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i54        HISTORY OF WESTERN EDUCATION

constitutions reproduced most closely those of the new univer-
sities of North Germany and the Low Countries, to which the
stream of Scottish students had been deflected about this time by
the heated controversies provoked in the older universities by the
papal schism. At first the scholars pursued their studies in the
" psedagogies " kept by the various masters, but before long the
German precedent was followed in all three cases, and the univer-
sity found a habitation in one " paedagogy " or college, which
provided lodging for the masters and their students as well as
rooms for lectures. In St. Andrews and Aberdeen, one or two
more colleges were established at a later time, but before that the
type of the Scottish universities had been fixed. As in their
German prototypes, college and university became practically
identical; a fact which explains the anomalous position of the
St. Andrews colleges as institutions able to confer degrees. The
most important effect of this fusion of college and university was
the restriction of teaching to a permanent body of regents, more
like the modern professoriate than the constantly changing regents
of Paris. There was one curious difference, however, between
the regent in medieval Scotland and the modern professor.
Instead of a regent confining himself to a single subject, there was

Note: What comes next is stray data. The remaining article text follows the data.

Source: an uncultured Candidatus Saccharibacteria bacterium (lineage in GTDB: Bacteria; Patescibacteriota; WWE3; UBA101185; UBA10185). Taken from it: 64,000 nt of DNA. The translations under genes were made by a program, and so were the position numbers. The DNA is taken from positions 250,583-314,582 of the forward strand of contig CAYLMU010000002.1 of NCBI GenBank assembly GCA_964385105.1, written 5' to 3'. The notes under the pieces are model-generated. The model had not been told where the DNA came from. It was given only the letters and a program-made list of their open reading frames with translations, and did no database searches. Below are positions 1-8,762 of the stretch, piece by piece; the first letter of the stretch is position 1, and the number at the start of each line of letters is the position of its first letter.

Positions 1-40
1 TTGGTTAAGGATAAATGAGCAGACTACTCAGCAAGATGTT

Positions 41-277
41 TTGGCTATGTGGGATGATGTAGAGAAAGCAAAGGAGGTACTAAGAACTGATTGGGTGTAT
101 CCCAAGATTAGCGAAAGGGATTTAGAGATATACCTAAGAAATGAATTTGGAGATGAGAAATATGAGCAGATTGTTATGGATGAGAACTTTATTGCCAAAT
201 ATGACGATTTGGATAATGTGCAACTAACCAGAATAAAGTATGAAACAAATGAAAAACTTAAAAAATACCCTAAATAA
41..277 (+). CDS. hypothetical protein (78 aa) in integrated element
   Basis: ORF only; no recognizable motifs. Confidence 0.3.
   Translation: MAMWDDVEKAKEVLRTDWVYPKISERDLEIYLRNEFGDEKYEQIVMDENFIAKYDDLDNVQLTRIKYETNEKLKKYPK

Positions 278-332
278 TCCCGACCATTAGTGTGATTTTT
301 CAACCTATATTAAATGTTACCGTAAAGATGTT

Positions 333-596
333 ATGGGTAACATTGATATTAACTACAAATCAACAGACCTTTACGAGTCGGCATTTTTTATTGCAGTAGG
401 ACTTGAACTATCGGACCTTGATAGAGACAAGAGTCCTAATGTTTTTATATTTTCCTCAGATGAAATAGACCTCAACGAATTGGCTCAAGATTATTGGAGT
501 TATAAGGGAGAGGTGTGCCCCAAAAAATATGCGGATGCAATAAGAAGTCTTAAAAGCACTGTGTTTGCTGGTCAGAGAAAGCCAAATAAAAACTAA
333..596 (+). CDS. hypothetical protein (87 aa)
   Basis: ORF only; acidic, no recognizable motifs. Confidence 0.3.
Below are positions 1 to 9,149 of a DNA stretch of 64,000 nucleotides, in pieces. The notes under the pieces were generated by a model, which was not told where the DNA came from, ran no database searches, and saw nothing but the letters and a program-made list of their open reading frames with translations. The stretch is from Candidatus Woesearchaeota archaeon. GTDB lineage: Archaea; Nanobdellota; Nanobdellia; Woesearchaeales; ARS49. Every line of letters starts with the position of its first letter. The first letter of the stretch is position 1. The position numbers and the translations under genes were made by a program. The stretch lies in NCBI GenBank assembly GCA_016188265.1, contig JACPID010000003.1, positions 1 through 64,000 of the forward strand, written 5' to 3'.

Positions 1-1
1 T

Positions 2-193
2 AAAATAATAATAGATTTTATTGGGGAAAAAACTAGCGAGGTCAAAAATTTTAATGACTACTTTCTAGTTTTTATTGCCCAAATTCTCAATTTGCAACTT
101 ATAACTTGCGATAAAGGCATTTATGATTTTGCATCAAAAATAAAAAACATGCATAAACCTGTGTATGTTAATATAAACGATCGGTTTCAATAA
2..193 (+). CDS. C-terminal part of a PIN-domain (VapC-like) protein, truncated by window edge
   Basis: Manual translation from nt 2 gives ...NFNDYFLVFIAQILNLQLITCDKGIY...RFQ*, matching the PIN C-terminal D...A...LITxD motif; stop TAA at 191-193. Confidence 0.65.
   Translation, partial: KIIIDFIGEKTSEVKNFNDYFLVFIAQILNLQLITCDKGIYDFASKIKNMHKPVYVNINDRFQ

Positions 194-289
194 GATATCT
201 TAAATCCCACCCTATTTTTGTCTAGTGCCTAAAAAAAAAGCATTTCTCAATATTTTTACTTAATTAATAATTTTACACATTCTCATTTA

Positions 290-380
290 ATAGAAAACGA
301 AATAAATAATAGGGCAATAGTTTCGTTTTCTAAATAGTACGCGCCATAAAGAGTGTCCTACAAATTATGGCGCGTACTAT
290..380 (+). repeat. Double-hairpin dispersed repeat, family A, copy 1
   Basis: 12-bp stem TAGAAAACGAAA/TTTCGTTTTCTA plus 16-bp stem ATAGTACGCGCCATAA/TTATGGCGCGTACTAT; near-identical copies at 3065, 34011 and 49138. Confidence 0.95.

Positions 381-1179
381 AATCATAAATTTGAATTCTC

a system of " rotation," by which each regent gave a group of
students their whole instruction throughout the four years of
their course. Such an arrangement, without parallel in any other
university in Europe, serves as a commentary on the low standard
of education in the Scottish universities from this time till the
abolition of the system in the Eighteenth Century.

6. THE SCHOOLS DURING THE UNIVERSITY PERIOD

The zeal for learning which manifested itself most notably in
the rise and growth of universities throughout the Middle Ages
was no less evident in the wide distribution of schools. Except
in thinly populated districts, there were few parts of Western
Europe in which a boy needed to go far from home to attend a
regular grammar school, where in addition to instruction in
reading, writing, and religion, he could acquire Latin both as a
spoken and a written language, and perhaps even rhetoric and
logic, which were still regarded as " trivial" subjects, to be learned